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Brightest idea ever: A.I. light bulbs

Mike Elgan | Jan. 19, 2016
The best place for Siri isn't your iPhone. It's the nearest lamp.

sony multifunctional light
Sony Sony's Multifunctional Light offers a glimpse of the future of A.I. appliances that live in light bulb sockets.

Sony's Multifunctional Light works like other smart lights. Brightness is automated or can be controlled with a smartphone, thanks to the LED lights, built-in Wi-Fi and a dedicated app. That's all pretty standard for a smart bulb.

But the Sony bulb also sports a motion-detector, a brightness meter, temperature and humidity sensors, an infrared sensor and a memory card slot.

Oh, and it has a built-in speaker and microphone.

The sensors are designed for improved automation. For example, you could set the light to turn on by itself, but only at night and when humans are present -- the light sensor and motion detector would be able to tell.

Theoretically, however, the presence of speaker, microphone and Wi-Fi connections means it's already capable of serving as a way to communicate with the Amazon Echo's Alexa, Apple's Siri, Google's Google Now, Microsoft's Cortana or any other virtual assistant. Actually enabling access to existing virtual assistants would require minor software and network changes.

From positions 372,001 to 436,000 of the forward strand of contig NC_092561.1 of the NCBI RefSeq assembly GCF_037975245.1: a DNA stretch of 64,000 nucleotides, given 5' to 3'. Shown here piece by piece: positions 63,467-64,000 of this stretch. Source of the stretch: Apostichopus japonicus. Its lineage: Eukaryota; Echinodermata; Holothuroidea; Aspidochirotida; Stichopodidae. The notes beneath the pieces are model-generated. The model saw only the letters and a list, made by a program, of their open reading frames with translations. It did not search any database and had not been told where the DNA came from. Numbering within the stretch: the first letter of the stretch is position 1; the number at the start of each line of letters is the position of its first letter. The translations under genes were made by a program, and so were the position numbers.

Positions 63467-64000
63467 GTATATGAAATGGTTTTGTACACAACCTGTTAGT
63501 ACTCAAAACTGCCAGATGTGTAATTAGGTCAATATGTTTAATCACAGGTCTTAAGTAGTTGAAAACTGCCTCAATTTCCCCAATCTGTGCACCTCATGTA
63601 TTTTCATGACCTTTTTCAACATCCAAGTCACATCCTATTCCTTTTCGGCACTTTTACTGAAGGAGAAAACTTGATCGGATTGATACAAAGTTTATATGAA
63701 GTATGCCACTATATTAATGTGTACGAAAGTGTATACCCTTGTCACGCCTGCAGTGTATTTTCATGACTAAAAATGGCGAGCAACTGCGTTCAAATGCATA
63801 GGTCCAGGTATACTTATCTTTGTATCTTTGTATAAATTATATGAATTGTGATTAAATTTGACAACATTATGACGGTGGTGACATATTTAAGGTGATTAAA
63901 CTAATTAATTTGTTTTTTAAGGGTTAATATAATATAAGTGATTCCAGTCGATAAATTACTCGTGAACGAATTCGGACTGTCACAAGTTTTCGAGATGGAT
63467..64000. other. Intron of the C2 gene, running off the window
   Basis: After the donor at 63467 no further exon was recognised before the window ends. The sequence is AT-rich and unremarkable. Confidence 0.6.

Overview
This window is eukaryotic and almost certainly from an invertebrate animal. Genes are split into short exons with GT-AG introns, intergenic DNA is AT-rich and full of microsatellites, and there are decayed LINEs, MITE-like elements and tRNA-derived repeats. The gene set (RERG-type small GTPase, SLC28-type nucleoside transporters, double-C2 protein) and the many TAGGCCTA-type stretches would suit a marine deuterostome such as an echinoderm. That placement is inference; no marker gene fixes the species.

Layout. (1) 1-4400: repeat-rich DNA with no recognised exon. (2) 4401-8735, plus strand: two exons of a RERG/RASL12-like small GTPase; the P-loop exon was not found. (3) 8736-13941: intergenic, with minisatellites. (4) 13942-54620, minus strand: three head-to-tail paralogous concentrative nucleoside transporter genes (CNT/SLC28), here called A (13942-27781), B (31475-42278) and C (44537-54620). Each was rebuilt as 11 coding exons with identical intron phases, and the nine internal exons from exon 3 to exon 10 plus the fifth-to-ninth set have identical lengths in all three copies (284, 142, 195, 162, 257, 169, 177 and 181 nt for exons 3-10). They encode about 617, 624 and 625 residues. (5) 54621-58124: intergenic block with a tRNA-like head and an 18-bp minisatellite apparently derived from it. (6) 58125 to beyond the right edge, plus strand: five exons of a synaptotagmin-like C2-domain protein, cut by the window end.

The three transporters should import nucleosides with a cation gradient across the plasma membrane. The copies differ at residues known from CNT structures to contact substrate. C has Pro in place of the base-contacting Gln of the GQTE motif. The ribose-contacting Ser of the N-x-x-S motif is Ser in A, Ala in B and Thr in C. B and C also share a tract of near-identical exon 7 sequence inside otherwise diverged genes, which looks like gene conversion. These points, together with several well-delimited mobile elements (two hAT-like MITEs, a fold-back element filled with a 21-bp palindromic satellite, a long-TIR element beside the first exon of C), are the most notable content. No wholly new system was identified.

Sony apparently intends the speaker and microphone to serve as a speakerphone for smartphones and an intercom system for the house.

No, the revolution hasn't started yet. Sony's Multifunctional Light ships later this year in Japan only. Even then, it probably won't communicate with a virtual assistant right off the bat.

But as with the trend lines, the Multifunctional Light serves as a proof of concept that light bulbs can be fitted with speakers and microphones and connect via the Internet to remote servers, as the Amazon Echo does.

I see the Sony Multifunctional Light as the IBM Simon of the coming virtual assistant appliance revolution. It's rudimentary and limited by comparison to what's coming, and it probably won't succeed commercially.

What's needed is for more such light bulbs to come on the market, and for these to openly support virtual assistants -- and for Amazon, Apple, Google and Microsoft to support these products as extensions of their own virtual assistant products.

Homes are already wired for it

Smart devices need electricity and will continue to need it well into the foreseeable future.

Homes are already wired for electricity, and this electrical power is delivered to two categories of receptacle: electrical outlets and light bulb sockets.

Because light bulbs are located in places where they will shine light on human activity, they tend to be easily accessible, in spots where people live their lives. While the electrical outlet might be behind the couch, the lamp that's plugged into the outlet sits right next to the couch, where you could easily talk to and through it. The same goes for other lamps, built-in ceiling lights, garage lights, bathroom lights -- they're distributed in every room and within speaking and hearing distance.

 

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